No. 30 Push knob Filler (Azurite)
This pen is from the personal collection of Kawuska - an FPN member that has inspired many of us with his pen collection, photography, and craftsmanship in penmaking!
This No. 30 Meisterstück was produced between 1932 and 1934. The pen featured in this article has a beautiful Azurite colour. Collectible Star I rates the Azurite No. 30 a 10 out of 12 in rareness, described as a "once in a blue moon find". The nib is a beautiful 14c one without a number "30" imprint on it as earlier pens in this series had. A few variants in clip designs have been found on the Meisterstück series. The fluted clip on this pen is period correct.
In 1924 Montblanc introduced the "Meisterstück" series which was intended to be the company's top-of-the-line offering. At that time, the pens were numbered based on their price. So, No. 30 meant that it cost 30 Reichsmark (RM) which was the currency in Germany at the time. The smaller numbers meant that the pens cost less but also that they were smaller in size. The No. 30 was positioned in the middle of the line up at around 13.6 cm capped. The smallest was the No. 20 and the largest was the No. 45. You can read more about these pens on our website.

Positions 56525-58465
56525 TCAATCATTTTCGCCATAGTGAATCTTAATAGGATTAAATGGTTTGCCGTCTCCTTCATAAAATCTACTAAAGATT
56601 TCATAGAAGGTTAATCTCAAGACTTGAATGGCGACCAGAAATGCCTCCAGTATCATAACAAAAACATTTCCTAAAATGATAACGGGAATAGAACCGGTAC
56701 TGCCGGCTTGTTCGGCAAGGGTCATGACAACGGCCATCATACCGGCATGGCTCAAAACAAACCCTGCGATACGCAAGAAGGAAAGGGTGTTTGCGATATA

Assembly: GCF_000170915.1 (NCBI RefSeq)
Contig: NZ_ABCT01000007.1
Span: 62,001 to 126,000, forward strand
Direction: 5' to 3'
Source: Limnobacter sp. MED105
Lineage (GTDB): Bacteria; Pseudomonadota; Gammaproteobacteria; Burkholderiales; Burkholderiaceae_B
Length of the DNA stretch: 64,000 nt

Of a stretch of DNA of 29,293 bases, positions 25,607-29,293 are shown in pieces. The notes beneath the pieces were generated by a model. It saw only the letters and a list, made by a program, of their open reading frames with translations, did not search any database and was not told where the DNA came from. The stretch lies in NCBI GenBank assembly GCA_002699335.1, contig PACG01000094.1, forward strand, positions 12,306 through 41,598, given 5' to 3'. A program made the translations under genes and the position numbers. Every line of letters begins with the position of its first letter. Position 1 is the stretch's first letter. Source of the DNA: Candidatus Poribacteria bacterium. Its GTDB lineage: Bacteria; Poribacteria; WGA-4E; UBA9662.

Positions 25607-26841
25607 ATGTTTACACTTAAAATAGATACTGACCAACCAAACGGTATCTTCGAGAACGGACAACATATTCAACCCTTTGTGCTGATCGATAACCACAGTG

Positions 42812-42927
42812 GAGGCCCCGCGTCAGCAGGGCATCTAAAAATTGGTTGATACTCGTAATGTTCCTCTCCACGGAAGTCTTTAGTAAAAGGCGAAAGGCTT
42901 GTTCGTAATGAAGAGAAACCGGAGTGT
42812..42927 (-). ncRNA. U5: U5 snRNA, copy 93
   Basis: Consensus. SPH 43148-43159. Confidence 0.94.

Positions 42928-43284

The body and cap of this Meisterstück series are believed to be made of celluloid, but one particular advertisement from the late 1920s showing this series of pens in its lever variant asserts that "In keeping with our tradition of quality, we do not make pens made from cheap celluloid material that is flammable; our material is absolutely breakage and fireproof". Now, I don't know if this means that the material itself is not celluloid (maybe casein) or if the advertisement simply implied that the quality of celluloid used by Montblanc was superior.
Notice that this pen has "Meisterstück" imprinted on its cap and the patent details imprinted on the barrel. This means the was made in Germany, and probably marketed to German audiences. On the other hand, Meisterstück pens made for the English speaking countries were imprinted with "Masterpiece", while pens made for the Italian market were imprinted with "Capolavoro" and those made for the French market said "Chef D'œuvre". They all mean the same thing!
For bibliography, see Resources page -->link